Have you ever agreed to do something only to feel underqualified or unprepared after you began the task? If you are willing, share your story with the group.



The Israelites have escaped slavery in Egypt and are enduring hardships in the wilderness. All this has happened with God’s provision of miracle after miracle, but not without arguments and disputes, for which they turn to Moses. They have come to Mount Sinai, and Moses has come to his wits’ end. He is feeling overwhelmed by all the decision-making responsibilities. Here we see Jethro, Moses’ father-in-law, advising him how to effectively lead and delegate.


God’s Story

Read Exodus 18:1-27. Have one group member be Jethro, one be Moses, and another be the narrator. (Or, for a less dramatic reading, have just one person read, but changing voices.)


Finding My Story in God’s Story 

1. Where do you see yourself in this story?

  • As Moses at the beginning, overwhelmed.
  • As Jethro, giving advice to others.
  • Like the people, looking to my leaders for direction and dispute resolution.
  • Like Moses at the end, surrounding myself with capable leaders.
  • Like Moses’ wife Zipporah, sidelined and missing my spouse at work.
  • Other _________.


2. Although he is in over his head at work and prioritizing work over family, Moses doesn’t ask for advice but gets unsolicited help anyway. How does it make you feel when someone, even an in-law, gives you unsolicited advice?

  • Angry – I don’t want your help!
  • Self-conscious – Is it that obvious?
  • Thankful – I am glad you said something.
  • Frustrated – I was just figuring things out.
  • Other __________.


3. What surprises you about the interactions between Jethro and Moses?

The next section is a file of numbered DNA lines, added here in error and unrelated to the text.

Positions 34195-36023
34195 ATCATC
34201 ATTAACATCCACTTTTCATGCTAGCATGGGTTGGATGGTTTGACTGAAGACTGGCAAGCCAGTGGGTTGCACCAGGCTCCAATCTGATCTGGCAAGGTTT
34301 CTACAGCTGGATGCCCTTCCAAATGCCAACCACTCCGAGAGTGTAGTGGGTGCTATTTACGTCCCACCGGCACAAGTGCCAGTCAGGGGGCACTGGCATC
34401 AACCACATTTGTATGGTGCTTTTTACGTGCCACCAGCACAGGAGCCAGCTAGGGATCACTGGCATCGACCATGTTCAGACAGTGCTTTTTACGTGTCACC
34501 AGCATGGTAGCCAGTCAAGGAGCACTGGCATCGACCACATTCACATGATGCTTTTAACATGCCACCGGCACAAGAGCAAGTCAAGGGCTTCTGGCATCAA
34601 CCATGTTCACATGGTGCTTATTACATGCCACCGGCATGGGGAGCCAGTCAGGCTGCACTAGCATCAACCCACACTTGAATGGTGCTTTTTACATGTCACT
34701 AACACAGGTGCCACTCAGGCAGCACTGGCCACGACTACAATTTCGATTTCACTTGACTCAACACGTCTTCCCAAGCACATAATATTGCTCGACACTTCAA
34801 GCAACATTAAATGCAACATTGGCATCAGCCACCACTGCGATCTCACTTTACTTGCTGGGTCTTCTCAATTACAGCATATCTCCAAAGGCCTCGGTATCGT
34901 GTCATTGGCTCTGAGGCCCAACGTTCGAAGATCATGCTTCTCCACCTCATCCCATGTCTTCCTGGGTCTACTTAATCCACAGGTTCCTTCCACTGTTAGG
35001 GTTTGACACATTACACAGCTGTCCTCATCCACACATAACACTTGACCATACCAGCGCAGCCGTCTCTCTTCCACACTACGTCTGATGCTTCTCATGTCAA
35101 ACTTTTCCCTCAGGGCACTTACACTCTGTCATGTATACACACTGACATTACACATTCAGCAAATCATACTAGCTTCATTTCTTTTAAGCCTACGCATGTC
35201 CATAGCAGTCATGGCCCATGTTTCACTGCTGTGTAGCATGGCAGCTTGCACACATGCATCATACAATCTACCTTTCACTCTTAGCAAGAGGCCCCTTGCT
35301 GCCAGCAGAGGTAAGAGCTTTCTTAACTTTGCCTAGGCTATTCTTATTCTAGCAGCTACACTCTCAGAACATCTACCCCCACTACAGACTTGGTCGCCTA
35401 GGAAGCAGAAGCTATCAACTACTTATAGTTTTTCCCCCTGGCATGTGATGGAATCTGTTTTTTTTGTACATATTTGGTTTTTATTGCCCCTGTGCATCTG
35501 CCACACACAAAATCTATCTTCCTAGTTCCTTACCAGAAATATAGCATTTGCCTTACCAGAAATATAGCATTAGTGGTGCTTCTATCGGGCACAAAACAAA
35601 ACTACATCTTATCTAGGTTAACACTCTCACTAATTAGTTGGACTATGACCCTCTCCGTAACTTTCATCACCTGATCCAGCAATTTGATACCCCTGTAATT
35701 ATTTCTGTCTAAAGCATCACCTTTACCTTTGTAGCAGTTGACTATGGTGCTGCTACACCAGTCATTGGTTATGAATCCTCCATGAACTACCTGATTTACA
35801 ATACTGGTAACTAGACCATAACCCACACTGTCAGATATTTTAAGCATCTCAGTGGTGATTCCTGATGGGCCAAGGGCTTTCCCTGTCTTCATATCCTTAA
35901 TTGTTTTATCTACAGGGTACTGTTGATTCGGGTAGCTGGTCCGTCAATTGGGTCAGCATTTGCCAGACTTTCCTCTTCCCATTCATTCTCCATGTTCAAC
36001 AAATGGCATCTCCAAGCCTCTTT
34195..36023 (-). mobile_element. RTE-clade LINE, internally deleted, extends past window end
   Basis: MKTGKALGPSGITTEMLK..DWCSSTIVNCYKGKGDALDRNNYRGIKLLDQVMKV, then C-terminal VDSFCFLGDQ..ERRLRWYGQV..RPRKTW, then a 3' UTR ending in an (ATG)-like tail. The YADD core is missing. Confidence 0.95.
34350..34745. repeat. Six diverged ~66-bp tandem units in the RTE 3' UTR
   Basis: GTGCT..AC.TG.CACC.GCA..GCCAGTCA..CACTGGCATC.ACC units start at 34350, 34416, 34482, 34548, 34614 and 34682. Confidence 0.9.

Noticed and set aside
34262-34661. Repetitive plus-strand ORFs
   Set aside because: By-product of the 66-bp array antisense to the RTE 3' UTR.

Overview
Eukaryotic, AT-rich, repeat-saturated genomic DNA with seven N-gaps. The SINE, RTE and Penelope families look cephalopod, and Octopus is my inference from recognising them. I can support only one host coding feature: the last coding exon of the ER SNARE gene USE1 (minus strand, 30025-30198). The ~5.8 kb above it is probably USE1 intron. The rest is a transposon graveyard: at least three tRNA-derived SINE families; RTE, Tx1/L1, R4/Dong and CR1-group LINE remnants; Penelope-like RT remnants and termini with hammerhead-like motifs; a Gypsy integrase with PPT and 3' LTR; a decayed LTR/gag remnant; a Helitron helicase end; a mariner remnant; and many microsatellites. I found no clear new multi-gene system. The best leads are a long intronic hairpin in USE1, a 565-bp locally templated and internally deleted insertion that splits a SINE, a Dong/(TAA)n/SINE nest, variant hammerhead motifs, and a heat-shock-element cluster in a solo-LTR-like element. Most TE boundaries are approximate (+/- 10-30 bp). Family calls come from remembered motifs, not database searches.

• On this occasion wife and kids come along; hugs and kisses come before business.
  • That Jethro first focused on all the good that God had been doing through Moses.
  • That Jethro, a (pagan) Midian priest, had so much compassion and godly wisdom.
  • That Jethro, an in-law, could boldly speak into Moses’ life and leadership style.
  • Other __________.


4. What makes it difficult to ask for help from others?

  • How do you feel when you carry a burden by yourself?
  • It’s hard, but I can do it.
  • I feel important, but I can get overwhelmed, too.
  • I wish I had someone I could trust to help me.
  • There is no way I can do this by myself; I need help.
  • Other __________.


5. How do leaders at work or in your church share the responsibilities with others—or do they?

  • How do you feel about sharing your responsibilities with others?
  • It is my responsibility; I will do it myself.
  • Maybe I can give up some less critical pieces to someone else.
  • If I don’t ask for help, I am going to burn out.
  • I want to share the work with others so we can all be part of the success.
  • Other __________.


Our Story

6. How might you share your burdens—on the home or work front—this week?

  • Ask for help from _____.
  • Talk with _____ about the struggle I am having.
  • Remind myself that I am not responsible for everything.
  • Seek advice from _____, a person I respect.
  • Other __________.


7. After reflecting on God’s story in Exodus 18, how can you build a community of support to help you through hard times? What will you do to start building that support this week?


8. Pray for one another in your group. How else can this group help you take that next step this week?